Decoded: What Causes 'Math Anxiety' in School Kids
While mathematics is often considered a hard subject, not all difficulties with the subject result from cognitive difficulties.
Image for representation.
Is your daughter more anxious over maths than your son? Blame gendered stereotypes about mathematics as well as anxiety of both teachers and parents, finds a study.
While mathematics is often considered a hard subject, not all difficulties with the subject result from cognitive difficulties. Many children and adults experience feelings of anxiety, apprehension, tension or discomfort when confronted with a maths problem.
The study, led by researchers from the University of Cambridge, showed that maths anxiety is seen more in girls than boys. The gender gap stems from the gendered stereotypes about the ability to crack maths.
Primary-aged children noted that they had been confused by different teaching methods, while secondary students commented on poor interpersonal relations with their math teachers.
Secondary students indicated that the transition from primary to secondary school had been a cause of maths anxiety, as the work seemed harder and they could not cope.
"Teachers, parents, brothers and sisters and classmates can all play a role in shaping a child's maths anxiety," Ros McLellan from the varsity's Faculty of Education, said in a statement.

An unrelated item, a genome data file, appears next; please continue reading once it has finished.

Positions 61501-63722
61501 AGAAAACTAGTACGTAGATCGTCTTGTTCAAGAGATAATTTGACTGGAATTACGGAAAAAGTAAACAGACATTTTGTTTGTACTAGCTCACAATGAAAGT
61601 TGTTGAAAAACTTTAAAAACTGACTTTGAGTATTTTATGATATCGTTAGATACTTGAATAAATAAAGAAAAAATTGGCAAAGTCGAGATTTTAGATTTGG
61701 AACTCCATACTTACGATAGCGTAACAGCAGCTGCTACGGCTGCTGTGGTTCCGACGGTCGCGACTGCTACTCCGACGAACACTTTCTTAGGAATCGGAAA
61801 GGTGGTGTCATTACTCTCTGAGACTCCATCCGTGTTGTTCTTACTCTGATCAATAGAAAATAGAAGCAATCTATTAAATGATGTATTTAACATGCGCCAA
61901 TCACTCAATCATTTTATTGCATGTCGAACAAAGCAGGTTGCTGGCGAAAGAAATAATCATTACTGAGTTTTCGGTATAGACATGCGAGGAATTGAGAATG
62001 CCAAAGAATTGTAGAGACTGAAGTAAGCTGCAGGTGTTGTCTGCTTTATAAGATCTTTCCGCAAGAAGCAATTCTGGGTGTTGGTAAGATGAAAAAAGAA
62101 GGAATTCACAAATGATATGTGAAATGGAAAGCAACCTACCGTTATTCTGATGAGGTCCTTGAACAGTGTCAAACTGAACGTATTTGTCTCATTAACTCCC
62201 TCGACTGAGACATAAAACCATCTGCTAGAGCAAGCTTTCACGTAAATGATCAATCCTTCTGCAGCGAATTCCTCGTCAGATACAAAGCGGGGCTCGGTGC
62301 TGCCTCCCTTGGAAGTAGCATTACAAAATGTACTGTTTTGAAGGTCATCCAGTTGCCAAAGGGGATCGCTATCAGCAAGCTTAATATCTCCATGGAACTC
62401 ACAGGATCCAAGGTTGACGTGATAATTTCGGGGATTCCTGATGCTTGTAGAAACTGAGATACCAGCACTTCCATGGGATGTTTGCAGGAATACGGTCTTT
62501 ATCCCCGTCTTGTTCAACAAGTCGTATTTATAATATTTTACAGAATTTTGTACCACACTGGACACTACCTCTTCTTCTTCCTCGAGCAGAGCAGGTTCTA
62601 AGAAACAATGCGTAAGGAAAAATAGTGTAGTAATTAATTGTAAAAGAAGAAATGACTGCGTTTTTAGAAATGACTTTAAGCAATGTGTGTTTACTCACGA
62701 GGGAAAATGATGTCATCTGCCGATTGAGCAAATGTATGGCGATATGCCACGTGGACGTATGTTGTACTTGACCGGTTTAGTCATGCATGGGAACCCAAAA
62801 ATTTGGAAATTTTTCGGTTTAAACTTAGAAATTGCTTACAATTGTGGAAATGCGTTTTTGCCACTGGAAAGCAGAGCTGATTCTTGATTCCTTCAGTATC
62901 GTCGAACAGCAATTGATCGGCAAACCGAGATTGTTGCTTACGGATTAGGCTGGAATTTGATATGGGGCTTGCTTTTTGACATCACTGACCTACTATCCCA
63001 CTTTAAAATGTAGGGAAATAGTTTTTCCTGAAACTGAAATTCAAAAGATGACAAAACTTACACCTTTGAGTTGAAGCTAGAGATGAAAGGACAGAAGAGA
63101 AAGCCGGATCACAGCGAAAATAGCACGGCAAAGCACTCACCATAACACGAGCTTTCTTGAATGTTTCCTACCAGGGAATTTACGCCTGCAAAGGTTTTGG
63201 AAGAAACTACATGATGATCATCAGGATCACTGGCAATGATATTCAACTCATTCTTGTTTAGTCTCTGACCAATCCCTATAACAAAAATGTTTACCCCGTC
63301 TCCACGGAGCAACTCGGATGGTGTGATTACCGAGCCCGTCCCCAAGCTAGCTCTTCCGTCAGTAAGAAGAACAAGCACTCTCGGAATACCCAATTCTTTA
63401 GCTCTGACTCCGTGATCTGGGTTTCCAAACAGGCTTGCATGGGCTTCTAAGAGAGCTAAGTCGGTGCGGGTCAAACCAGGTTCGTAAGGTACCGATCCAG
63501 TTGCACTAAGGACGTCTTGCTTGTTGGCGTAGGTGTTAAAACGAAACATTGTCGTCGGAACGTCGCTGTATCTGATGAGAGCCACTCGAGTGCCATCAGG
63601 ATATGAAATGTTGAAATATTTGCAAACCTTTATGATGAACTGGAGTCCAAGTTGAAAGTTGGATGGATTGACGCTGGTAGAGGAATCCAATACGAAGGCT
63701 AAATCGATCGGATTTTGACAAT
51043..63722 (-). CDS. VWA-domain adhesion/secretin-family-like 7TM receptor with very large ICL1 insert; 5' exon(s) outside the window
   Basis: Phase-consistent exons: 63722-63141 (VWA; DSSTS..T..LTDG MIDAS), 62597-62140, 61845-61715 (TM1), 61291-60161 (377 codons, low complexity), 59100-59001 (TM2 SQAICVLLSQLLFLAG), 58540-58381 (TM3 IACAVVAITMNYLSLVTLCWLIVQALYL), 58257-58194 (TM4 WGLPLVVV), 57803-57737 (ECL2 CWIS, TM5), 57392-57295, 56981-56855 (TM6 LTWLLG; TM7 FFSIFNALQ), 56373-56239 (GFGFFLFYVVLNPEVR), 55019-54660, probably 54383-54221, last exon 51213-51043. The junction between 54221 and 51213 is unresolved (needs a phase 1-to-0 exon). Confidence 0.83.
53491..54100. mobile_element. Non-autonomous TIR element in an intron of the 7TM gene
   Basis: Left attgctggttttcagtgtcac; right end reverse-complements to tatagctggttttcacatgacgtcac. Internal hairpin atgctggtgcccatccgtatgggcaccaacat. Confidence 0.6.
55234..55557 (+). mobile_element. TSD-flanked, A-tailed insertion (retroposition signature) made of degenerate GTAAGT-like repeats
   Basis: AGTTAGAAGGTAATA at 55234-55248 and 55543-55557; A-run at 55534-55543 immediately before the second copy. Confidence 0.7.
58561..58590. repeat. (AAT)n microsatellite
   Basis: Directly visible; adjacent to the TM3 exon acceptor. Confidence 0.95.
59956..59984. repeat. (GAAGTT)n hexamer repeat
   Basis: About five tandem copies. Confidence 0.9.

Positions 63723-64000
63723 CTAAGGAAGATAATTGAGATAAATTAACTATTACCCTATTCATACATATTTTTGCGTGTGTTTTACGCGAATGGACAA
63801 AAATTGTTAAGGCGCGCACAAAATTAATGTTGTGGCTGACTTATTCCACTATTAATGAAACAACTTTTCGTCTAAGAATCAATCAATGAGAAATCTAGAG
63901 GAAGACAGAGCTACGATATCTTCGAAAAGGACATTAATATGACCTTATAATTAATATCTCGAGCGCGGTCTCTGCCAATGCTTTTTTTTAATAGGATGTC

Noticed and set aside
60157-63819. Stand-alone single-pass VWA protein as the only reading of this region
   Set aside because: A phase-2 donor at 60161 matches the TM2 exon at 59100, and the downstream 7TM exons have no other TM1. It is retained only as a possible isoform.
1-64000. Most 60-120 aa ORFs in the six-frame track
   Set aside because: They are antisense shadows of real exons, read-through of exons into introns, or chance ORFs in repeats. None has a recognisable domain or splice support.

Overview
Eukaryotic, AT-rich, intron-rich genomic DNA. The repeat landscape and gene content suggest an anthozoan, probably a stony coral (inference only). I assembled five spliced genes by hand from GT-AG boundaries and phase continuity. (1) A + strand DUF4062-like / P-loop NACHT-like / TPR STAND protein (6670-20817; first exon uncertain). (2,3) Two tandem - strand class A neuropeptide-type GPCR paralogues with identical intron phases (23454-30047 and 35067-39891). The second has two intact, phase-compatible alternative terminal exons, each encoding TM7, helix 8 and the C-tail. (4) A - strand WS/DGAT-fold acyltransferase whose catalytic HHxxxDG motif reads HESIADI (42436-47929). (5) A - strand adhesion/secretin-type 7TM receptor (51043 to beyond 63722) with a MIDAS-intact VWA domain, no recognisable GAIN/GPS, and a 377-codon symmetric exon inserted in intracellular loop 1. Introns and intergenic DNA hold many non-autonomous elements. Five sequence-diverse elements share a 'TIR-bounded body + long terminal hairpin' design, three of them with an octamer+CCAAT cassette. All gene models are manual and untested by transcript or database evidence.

"Parents and teachers should also be mindful of how they may unwittingly contribute to a child's maths anxiety. Tackling their own anxieties and belief systems in maths might be the first step to helping their children or students," McLellan added.
In a sample of 1,000 Italian students, the team found that girls in both primary and secondary school had higher levels of both maths anxiety and general anxiety.
More detailed investigation in 1,700 UK school children found that a general feeling that maths was more difficult than other subjects often contributed to maths anxiety, leading to a lack or loss of confidence.
Students also pointed to poor marks or test results, or negative comparisons to peers or siblings as reasons for feeling anxious.
Teachers and parents need to be aware that their own maths anxiety might influence their students' or child's maths anxiety, the researchers said.
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